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Will HP Seek to Merge with Dell?

Will HP Seek to Merge with Dell?
by Ed McKernan on 02-23-2012 at 11:08 pm

 It has come to that point in time when former great computer companies in the twilight of their years should consider a marriage of convenience that ends the current competitive fratricide and allows for the conservation of dwindling resources going forward as they fight their multi-front war against IBM, Apple and the Chinese PC players Lenovo and Asus. And yet it is very odd to think that a $125B company (HP) must merge with a $60B company (Dell) just to survive. But then again, we live in a world that continues to demand vertical integration with a preferred Ecosystem.

Back in the 1970s and even into the mid 1980s, things appeared to be going swimmingly for not just IBM but the remaining five major mainframe manufacturers known as the BUNCH (Burroughs, Sperry-Univac, NCR, Control Data and Honeywell). Then the PC came on the scene and the above BUNCH consolidated or were sold off and within 5 years it was just IBM and minicomputer maker DEC who in the late 1990s would be acquired by Compaq in their desperate attempt to scale to Big Blue heights in the Enterprise Market. HP had similar visions when they acquire Compaq in September 2001 for $25B. See where I am going?

But wait there’s more…..

A merger between HP and Dell would provide short-term relief as they scale back their duplicate marketing, sales and engineering operations in Austin and Houston that provide the necessary cash flow that pretties up the CFO’s income statement and balance sheet leading into the ultimate of all mega-acquisition scenarios: A purchase by a Chinese High Tech Firm like Lenovo, who in 2004 acquired IBM’s PC business.

The economics of the computer market, like all large markets is driven by scale and vertical integration of key value added components. The PC world appeared to thrive on a horizontal model in the 1980s and 1990s but in reality from the day IBM introduced the PC, the margins of system makers marched lower as the Microsoft and Intel’s duopoly in effect took over the role of the efficient, value-added vertical supplier. At first Compaq and IBM tried to assuage the margin compression by leveraging lower cost Taiwan ODMs, mimicking the model Dell had honed and refined. However now it has reached the point where operating margins are so thin (Dell’s are 7.1% overall and 2.7% on consumer PCs while HP’s is 8.6% overall and 5.2% in PCs) that they can’t compete long term with what will be two or three highly leveraged, vertically integrated PC firms.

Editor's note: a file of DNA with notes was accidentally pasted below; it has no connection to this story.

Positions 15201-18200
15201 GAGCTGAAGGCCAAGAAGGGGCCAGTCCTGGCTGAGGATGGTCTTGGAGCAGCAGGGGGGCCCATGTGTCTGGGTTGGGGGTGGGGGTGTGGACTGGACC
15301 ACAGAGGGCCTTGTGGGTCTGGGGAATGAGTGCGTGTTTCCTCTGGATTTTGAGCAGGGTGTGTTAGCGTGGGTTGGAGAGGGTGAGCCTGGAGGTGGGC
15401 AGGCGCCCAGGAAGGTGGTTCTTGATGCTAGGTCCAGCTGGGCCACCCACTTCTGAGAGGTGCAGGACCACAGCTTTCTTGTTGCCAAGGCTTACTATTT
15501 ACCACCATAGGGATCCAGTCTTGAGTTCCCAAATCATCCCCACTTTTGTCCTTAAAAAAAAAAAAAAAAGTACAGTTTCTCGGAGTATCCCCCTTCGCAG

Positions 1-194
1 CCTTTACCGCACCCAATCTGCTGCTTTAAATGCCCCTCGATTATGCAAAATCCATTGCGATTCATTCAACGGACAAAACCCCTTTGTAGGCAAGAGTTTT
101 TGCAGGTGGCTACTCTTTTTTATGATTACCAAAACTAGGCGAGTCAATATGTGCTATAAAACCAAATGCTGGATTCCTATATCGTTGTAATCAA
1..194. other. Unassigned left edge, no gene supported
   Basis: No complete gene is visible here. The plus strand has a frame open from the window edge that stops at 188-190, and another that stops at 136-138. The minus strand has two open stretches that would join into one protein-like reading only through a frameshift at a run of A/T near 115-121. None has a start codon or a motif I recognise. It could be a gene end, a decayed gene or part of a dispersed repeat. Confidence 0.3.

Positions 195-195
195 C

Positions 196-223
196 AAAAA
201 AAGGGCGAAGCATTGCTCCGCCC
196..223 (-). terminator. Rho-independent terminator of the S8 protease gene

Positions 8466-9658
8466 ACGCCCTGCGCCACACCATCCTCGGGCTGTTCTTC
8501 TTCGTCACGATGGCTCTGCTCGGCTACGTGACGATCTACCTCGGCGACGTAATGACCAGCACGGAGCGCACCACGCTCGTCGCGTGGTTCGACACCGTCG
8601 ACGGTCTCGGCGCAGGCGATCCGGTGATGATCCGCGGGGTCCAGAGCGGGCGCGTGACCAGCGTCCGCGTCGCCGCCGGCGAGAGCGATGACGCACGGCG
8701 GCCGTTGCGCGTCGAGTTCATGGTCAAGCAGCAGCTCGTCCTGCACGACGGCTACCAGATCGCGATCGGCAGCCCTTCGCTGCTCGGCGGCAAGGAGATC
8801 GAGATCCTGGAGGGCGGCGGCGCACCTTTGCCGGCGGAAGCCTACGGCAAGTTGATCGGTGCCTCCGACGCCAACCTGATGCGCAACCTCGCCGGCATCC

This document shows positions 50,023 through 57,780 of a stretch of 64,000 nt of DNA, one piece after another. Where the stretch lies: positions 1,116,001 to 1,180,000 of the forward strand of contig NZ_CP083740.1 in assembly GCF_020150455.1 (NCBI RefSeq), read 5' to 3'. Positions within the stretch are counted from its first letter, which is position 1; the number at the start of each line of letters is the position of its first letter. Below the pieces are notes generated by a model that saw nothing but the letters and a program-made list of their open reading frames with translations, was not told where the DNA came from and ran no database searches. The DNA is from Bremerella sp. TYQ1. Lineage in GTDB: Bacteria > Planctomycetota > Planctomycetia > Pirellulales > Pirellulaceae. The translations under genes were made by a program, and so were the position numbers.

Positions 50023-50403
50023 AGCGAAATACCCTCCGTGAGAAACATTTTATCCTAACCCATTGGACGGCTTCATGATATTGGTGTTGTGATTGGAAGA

The risk to Dell and HP is even greater than the threat from Lenovo, Asus and the rest of the pack as they try to move more aggressively in the software and services business. In other words a full frontal attack on IBM, who has been ramping revenue and margins nicely over the past few years. IBM’s operating margins are now at 49%, significantly ahead of HP and Dell. Now as we move from Enterprise to the Cloud where IBM can effectively manage a Fortune 500’s operations or Apple can plug in consumers or Amazon can efficiently set up e-commerce store fronts for small businesses, the question is where does HP and Dell make their mark.

In some ways HP’s former CEO Leo Apotheker was right in trying to urgently reform the company by dismantling and selling off the PC business. However, the PC business represented one wall of a house of cards that when removed effectively crashed the whole of the enterprise business. Customers started fleeing to IBM and Dell leaving HP sales guys in the dust. Furthermore the loss of revenue and minor profits would have impacted the servicing of the massive $22.5B debt load that Mark Hurd took on to buy back shares and give the appearance of rising earnings when it was lining his pockets with inflated stock prices. Where was the Board when Hurd went short term tactical instead of creating big moats that generate long term value?

The lights won’t go out overnight for a company that generates what is now $30B in revenue a quarter, but what tends to happen in the computer industry as seen with the BUNCH and DEC is that a slow run feeds on itself until one day you reach a cliff. By then the options become few. All this being said, a merger of HP and Dell would need Michael’s approval and he may believe that the unraveling of HP will allow him to remain independent for a while longer.


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